The New York Public Library (NYPL) proposes the digitization of 176 bound, oversized volumes (45 linear feet shelved) from the archives of the New York-based Brown Brothers & Co. and the Liverpool-based Brown, Shipley & Co., two separate entities run by brothers from one of the nineteenth century's most powerful Anglo-American merchant capitalist families. The collection was donated to NYPL in 1936 by Brown Brothers Harriman & Co. six years after the merger of Brown Brothers & Co. with Harriman Brothers & Co. These records document the inner workings of these highly intertwined companies across a wide array of business endeavors from 1825 to 1889. Their interests continuously evolved: from the dry goods trade and provision of mercantile credit into purchase, transport, and sale of cotton from the Antebellum American South to Manchester's textile mills (via Liverpool); into finance of the plantation economy's bubble and subsequent rescue after it burst in 1837; into capitalization of Novelty Iron Works, which built steam engines powering Civil War battle ships and Atlantic packet ships; into amassing a controlling interest in the Pacific Mail Steamship Company; into investment in the earliest Transatlantic cable; and ultimately into shaping foundational modern investment banking practices. Most records cover the years when James Brown was a partner and include journals (1828-1853) providing a chronological account of the firm's transactions, and ledgers (1825-1880) which are broken down into individual accounts. There are also journals for Brown, Shipley & Co. (1837-1880) and ledgers for special transactions, e.g. local agencies, collateral, gold, and private accounts. Many of the volumes are indexed (particularly the ledgers), and the following have indexes of personal names: private accounts, statements, letters, travelers' credits, and stocks. Other records include letter books, consignments, custom house entries, records of sales, and accounts of the New Orleans and Havana offices.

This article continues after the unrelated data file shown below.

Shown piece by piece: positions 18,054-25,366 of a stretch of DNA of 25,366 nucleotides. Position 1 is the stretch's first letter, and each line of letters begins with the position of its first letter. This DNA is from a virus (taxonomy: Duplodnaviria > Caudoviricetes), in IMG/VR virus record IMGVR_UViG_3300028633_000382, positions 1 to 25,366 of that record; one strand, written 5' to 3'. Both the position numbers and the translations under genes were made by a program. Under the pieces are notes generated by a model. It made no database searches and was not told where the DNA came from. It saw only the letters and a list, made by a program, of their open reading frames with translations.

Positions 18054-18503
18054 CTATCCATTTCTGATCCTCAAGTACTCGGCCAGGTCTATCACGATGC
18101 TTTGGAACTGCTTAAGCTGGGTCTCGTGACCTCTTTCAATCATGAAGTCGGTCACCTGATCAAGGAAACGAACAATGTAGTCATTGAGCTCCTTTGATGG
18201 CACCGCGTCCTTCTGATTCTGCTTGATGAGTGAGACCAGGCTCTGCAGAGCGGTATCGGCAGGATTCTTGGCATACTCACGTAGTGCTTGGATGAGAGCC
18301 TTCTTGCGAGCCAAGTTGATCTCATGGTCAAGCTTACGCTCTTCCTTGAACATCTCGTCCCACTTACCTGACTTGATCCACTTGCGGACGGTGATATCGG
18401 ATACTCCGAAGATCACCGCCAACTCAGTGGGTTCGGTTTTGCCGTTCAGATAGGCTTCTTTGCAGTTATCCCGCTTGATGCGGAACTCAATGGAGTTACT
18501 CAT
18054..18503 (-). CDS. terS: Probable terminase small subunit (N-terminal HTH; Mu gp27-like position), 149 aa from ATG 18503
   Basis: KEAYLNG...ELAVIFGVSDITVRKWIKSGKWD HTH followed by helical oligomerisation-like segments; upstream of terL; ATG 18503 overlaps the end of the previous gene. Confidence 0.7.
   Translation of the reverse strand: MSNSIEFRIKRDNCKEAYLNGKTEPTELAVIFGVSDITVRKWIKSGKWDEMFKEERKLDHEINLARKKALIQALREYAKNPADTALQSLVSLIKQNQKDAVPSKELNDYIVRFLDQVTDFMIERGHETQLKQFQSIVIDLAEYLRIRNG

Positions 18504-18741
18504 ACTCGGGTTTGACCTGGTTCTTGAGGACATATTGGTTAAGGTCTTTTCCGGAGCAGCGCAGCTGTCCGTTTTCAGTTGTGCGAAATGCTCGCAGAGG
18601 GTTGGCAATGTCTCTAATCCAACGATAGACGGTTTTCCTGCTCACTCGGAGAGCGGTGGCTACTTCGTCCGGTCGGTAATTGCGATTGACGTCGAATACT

The New York Public Library seeks $84,640 to digitize 176 bound, oversized volumes (approximately 150,000 pages) from the archives of the New York-based Brown Brothers & Co. and Liverpool- based Brown, Shipley & Co., two companies run by brothers from one of the nineteenth century's most powerful Anglo-American merchant families. These volumes, primarily handwritten accounting ledgers and journals (1825-1889), document the inner workings of a major merchant firm during the formative period of American history and global capitalism. This record of accounting work provides aggregate detail to broader narratives of the histories of merchant capitalism, cotton and textiles manufacturing, slavery, economic colonialism, transportation and communication technological advances, the Civil War, gold trade, and monetary exchange. This project will bring this mass of detail, as images, into the digital age, and provide the foundational raw materials for a deeper, more thorough computational and scholarly examination of these important histories.
Digitizing Hidden Collections
The New York Public Library
Mr. Thomas Lannon
The New York Public Library
1825 - 1889
While most of the financial activities represented throughout these records center on New York and Liverpool, they also represent dealings with outposts, investors, and affiliated partnerships in Baltimore, Philadelphia, Havana, New Orleans, the Southern, Western and Northeastern United States, as well as the Atlantic Ocean.